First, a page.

0 Replies Latest reply: Apr 7, 2009 12:26 PM by Glenn Carter
Glenn Carter Level 4 Level 4 (3,360 points)
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Q: Can I restore my Macs’ entire system, and how is Time Machine involved?
A: Yes, you have several options, each involving increasing degrees of severity. In all cases Mac OS 10.5 (Leopard) will be required as previous OS X versions do not work with Time Machine backups. Naturally, all of these methods will require a significant amount of time, so plan accordingly.
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*Archive & Install*
An Archive and Install is the least invasive of the 3 methods. This approach results in a fresh copy of the Mac OS system software while at the same time preserving all current user accounts on your Mac. Additionally, this method will permit Time Machine to continue backing up to the same set of backups it did prior to the installation.

Procedure:
Verify that your Mac has uninterrupted AC power.
Turn “OFF” Time Machine in the Preferences.
Insert your original Mac OS 10.5 Leopard DVD and reboot while holding down the “C” key.
At the “Welcome” screen click “Continue”.
At “Select a Destination” choose your Macs’ hard disk.
Click “Options” in the lower left.
Choose “Archive and Install”.
Ensure that “Preserve Users and Network Settings” is checked.
Click “OK”.
Back at the “Select a Destination” screen click “Continue”.
At “Install Summary” click “Install”.

Once the installation is complete, use Software Update to bring your Mac up to date.
Next, Launch Disk Utility, select your Macs’ internal disk on the left, and click “Repair Disk Permissions”.

During this initial period, Spotlight is going to re-index your Mac’ hard disk. This can take up to several of hours depending upon the volume of data. Allow it to complete before resuming Time Machine backups. You can monitor its’ progress by clicking on the Spotlight icon in the menu bar.

During the installation a new folder was created at the root level of your hard disk labeled “Previous Systems”. These are all the system files that were just replaced with fresh copies. If you are comfortable, you can delete this folder right away. Otherwise, wait a week or so incase there is something you wish to retrieve, then delete it.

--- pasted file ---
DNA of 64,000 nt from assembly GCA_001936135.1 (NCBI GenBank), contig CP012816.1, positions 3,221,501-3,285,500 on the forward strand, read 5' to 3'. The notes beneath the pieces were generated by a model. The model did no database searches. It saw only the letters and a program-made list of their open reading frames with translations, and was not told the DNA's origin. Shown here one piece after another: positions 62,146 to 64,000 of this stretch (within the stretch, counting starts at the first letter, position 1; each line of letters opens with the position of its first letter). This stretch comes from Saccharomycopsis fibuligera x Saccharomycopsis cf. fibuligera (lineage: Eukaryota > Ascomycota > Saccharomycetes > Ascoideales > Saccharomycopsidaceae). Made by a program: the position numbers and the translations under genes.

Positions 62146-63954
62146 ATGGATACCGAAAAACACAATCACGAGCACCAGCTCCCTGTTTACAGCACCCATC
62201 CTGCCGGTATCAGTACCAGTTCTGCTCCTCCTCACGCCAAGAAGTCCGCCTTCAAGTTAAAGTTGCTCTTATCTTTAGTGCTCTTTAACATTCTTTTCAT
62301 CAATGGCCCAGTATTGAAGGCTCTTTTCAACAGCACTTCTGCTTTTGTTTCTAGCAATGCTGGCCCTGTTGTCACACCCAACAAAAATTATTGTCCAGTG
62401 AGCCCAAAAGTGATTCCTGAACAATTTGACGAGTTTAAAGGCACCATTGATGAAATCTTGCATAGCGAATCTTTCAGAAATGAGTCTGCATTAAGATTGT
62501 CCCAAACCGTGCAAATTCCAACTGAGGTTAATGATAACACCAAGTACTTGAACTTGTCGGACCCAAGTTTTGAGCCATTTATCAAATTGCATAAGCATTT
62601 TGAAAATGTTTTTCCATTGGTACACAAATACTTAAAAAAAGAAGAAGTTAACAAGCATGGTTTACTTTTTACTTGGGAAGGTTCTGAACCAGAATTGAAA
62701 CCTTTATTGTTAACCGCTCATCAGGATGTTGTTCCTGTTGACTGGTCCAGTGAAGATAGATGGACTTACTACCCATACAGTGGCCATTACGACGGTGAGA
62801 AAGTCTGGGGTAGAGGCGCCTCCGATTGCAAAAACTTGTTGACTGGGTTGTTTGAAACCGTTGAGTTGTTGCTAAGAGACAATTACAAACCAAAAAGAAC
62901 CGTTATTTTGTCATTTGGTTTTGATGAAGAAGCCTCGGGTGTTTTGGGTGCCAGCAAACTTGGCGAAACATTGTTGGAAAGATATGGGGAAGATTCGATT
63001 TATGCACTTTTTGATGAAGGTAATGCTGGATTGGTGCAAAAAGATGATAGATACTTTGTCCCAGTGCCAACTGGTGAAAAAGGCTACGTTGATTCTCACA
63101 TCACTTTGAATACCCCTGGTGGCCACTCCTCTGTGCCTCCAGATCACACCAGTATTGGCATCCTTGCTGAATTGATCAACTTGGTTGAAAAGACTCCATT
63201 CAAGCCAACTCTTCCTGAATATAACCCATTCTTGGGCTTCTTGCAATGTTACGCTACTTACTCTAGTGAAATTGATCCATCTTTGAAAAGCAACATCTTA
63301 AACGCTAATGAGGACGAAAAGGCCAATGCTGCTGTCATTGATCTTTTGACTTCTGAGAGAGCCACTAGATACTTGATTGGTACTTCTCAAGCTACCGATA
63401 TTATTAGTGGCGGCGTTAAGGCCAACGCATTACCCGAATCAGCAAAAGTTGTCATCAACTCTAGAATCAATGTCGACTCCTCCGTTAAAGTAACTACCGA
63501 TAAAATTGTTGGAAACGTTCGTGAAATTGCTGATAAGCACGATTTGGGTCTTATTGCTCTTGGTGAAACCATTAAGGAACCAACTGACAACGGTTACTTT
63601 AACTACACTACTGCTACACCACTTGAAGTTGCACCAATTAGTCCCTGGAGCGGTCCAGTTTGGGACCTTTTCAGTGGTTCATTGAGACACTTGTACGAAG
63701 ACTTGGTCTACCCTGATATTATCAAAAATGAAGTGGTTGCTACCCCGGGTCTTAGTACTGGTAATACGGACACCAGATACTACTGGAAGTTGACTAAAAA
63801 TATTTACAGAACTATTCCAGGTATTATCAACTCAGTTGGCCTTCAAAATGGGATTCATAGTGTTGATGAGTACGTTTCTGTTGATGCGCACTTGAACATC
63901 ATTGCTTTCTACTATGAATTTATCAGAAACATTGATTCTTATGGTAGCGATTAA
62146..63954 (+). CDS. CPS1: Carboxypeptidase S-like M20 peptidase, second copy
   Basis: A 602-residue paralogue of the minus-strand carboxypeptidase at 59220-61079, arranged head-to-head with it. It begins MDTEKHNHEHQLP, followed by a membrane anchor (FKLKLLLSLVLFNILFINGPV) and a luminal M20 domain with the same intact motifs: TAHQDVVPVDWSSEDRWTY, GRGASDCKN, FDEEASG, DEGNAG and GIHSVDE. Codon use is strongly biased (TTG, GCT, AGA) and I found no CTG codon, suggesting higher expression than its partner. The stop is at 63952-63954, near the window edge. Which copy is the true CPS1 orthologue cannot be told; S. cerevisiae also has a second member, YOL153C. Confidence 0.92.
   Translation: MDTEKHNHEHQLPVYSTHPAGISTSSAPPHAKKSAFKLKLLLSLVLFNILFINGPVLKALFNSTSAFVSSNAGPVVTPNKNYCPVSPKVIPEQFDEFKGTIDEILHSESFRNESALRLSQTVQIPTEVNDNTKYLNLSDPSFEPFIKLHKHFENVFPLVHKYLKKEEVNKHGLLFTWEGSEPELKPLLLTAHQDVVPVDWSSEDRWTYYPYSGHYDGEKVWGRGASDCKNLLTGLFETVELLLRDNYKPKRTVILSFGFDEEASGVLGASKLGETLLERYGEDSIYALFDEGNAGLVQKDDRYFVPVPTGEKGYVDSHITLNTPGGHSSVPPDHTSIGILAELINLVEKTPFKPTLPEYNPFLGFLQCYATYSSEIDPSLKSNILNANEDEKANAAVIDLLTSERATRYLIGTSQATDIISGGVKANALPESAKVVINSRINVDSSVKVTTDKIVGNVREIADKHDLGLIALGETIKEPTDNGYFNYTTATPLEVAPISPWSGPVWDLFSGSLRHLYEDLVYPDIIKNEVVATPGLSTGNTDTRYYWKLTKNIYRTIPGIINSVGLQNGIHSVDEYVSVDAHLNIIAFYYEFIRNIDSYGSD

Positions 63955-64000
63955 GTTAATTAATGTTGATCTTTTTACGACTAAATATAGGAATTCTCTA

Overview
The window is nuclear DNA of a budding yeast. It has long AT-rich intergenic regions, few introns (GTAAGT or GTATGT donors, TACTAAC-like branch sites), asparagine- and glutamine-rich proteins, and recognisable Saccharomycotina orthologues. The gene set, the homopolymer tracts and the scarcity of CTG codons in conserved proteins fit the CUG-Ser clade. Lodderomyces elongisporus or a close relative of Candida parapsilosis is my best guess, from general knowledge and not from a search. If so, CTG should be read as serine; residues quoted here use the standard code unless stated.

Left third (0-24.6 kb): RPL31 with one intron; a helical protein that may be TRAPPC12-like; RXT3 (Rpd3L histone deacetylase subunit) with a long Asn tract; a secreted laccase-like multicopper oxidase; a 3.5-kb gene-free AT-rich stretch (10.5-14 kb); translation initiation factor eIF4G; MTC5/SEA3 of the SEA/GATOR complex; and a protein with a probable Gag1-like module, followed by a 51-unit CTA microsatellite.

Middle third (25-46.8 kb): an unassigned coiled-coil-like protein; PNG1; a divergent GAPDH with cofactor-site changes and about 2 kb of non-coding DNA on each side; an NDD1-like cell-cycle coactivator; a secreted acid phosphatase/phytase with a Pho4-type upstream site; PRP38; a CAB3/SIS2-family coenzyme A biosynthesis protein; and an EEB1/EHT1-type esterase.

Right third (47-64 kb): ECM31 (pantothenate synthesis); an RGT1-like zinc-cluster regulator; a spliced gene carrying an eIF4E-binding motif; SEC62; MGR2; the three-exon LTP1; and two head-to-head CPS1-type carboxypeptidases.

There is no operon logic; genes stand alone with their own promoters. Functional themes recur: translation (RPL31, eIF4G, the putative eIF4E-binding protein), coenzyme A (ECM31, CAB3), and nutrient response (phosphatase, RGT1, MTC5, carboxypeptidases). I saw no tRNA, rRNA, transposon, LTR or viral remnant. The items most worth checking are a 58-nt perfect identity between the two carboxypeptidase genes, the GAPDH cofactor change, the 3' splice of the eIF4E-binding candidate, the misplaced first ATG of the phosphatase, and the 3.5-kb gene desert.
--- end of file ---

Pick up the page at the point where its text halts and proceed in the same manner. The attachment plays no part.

Finally, turn Time Machine back “ON” in the Preferences. Time Machine should continue to backup to the same set of backups that it did prior to the Archive & Install. However, due to the extensive changes to the systems’ directories, the first backup will require a lengthy session of “Preparing...” as Time Machine performs a “deep traversal”. Allow this to proceed uninterrupted. Naturally, this first backup may be a significant one, perhaps involving several GB of data, so attempting this wirelessly will require time and patience.
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*”Restore System From Backup...”*
If however, your system has experienced a serious malfunction, or a Mac OS software update has produced undesirable behavior, you can perform a full system restore from your Time Machine backups. This will result in a system virtually identical to the OS environment that existed on the date of the backup you choose to restore from. All system software, applications, and user accounts will be replaced with copies as they existed when that backup took place. The advantage here is that, generally, no further installation of 3rd-party software is required and all of your personal & system settings a preserved. The disadvantage is that because you retain your personal settings and system files, you run the risk of reintroducing any problems you experienced with the previous installation, including issues that necessitated the full restore in the first place.